His King is in Zion. Today and Forever. Let us rejoice and be glad!

July 26, 2012

Speaking To Yourselves in Spiritual Songs

(NIV)Hebrews 10:24 And let us consider how we may spur one another on toward love and good deeds…

(CEB) Col 316 The word of Christ must live in you richly. Teach and warn each other with all wisdom by singing psalms, hymns, and spiritual songs. Sing to God with gratitude in your hearts.

This is a blog about “digging a little deeper.” I look for articles that begin with scripture and offer something beyond the superficial or shallow. I often recommend authors who “go deep.” Sometimes I borrow an HTML computer term and talk about “rich text.” There are only so many hours in the day, and I want to spend my devotional or Bible-study time with something that really sparks my thoughts. You can begin the day with your Our Daily Bread devotional booklet and your morning coffee, but hopefully that’s not the end of your meditating on God’s word for the day.

While some people consider the popular, contemporary Christian music — and by that I’m not referring to the modern worship genre — to be a little shallow. But there are songs that challenge us to deeper commitment. As we “speak” these songs to one another through video sharing, playing music as we drive somewhere, pre-service music on the sound system at church, background music as we cook dinner; we should naturally gravitate to the songs that take us a little deeper; the songs born out of rich text.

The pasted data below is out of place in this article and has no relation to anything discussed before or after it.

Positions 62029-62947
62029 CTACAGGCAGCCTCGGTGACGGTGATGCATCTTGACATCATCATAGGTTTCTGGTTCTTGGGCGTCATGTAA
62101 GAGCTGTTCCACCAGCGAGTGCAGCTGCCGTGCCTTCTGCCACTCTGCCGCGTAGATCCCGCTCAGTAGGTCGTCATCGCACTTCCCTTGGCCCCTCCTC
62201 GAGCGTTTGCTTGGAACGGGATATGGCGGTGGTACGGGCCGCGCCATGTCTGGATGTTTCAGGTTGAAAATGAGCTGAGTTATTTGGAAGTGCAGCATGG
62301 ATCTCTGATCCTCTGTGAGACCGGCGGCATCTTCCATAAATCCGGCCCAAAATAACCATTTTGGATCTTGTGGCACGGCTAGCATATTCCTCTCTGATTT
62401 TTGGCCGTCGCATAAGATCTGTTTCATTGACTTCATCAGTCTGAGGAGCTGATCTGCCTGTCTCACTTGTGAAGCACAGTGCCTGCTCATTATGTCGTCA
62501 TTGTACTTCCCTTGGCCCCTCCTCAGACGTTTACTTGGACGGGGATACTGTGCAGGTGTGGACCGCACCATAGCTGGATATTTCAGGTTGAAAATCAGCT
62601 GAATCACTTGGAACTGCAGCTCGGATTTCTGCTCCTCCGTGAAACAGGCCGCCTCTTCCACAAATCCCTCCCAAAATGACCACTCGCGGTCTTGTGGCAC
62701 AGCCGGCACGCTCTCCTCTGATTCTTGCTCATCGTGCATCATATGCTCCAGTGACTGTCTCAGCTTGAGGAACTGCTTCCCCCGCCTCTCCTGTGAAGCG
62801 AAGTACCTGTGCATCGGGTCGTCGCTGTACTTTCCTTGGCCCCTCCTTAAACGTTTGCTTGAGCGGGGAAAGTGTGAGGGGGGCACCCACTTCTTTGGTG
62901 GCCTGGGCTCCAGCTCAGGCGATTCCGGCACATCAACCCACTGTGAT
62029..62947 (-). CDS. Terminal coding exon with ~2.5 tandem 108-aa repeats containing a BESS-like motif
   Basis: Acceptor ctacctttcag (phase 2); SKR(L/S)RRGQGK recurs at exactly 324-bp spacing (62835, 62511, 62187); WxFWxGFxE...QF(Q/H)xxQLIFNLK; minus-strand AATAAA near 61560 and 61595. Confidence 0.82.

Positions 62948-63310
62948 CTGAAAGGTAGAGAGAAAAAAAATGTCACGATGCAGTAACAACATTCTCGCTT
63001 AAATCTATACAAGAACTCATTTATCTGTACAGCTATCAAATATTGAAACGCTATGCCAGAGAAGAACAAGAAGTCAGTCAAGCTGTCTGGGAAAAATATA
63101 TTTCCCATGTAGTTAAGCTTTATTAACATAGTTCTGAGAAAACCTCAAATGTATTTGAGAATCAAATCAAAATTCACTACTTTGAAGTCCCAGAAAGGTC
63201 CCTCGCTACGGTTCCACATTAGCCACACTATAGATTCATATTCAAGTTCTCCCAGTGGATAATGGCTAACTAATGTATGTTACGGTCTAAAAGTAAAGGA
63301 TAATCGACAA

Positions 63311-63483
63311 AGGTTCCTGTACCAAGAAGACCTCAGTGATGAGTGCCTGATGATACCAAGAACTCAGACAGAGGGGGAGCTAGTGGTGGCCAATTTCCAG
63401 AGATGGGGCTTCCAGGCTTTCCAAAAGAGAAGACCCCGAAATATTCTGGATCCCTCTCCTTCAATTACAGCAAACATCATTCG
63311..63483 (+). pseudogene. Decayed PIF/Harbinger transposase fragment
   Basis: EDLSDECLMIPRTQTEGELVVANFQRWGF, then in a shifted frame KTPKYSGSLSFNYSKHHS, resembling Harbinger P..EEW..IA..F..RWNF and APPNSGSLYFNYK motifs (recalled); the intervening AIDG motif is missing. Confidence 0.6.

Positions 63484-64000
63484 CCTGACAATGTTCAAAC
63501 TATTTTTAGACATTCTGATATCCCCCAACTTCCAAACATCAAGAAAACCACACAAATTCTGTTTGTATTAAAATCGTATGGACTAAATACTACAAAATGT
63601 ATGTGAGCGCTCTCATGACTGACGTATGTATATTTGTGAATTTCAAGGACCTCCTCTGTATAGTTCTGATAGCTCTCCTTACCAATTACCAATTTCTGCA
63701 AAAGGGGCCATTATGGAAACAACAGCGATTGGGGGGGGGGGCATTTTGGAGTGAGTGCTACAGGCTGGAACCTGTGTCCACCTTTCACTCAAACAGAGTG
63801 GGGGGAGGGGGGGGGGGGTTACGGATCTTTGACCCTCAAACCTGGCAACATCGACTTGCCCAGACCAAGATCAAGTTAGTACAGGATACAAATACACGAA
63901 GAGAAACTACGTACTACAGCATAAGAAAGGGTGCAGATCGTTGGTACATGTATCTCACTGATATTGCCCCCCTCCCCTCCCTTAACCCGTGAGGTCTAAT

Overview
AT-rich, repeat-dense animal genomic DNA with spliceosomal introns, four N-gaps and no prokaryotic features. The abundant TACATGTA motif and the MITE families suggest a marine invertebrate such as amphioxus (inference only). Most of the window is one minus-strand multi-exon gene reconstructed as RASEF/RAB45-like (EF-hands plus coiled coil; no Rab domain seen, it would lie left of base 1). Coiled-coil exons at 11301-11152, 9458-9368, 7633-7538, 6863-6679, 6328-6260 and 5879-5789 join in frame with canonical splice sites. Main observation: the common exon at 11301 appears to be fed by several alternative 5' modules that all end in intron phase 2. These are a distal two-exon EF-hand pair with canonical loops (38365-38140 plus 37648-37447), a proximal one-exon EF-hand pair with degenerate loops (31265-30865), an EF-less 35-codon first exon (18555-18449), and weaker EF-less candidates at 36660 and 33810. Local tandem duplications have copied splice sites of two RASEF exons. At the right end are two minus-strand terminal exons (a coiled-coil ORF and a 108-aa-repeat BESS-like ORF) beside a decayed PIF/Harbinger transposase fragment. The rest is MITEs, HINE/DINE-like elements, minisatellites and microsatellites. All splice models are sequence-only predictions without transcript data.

Case in point: Sidewalk Prophets “Live Like That”

Am I proof
That You are who you say You are
That grace can really change a heart
Do I live like Your love is true

People pass
And even if they don’t know my name
Is there evidence that I’ve been changed
When they see me, do they see You

I want to live like that
And give it all I have
So that everything I say and do
Points to You

Case in point: Matthew West “Motions” (I’ve written about this song before!)

I don’t wanna go through the motions
I don’t wanna go one more day
without Your all consuming passion inside of me
I don’t wanna spend my whole life asking,
“What if I had given everything,
instead of going through the motions?”

Case in Point: Lincoln Brewster “Love The Lord” (My wife mentioned today how she loves the fact this is straight scripture.)

Love the Lord your God
With all your heart, with all your soul
With all your mind, and with all your strength.

Case in Point: Danniebelle “Work The Works” (a classic song from the early Jesus Music days we just added to our YouTube project; also straight scripture; this is how I originally learned this Bible story.)

One day Jesus saw a blind man sitting by the wayside
His disciples asked him, ‘Master who did sin?’
He said, “Neither this man, nor his parents,
But that the works of God might be manifest in Him”

I must work the works of Him, who sent me while it is day
For when the night is come the time for works will be done away.
Would you be willing to work for Jesus any time and every day?
He’ll reward you when He comes to take His bride away.

Let’s not minimize the gift of music God has given to us individually, and to the Church at large.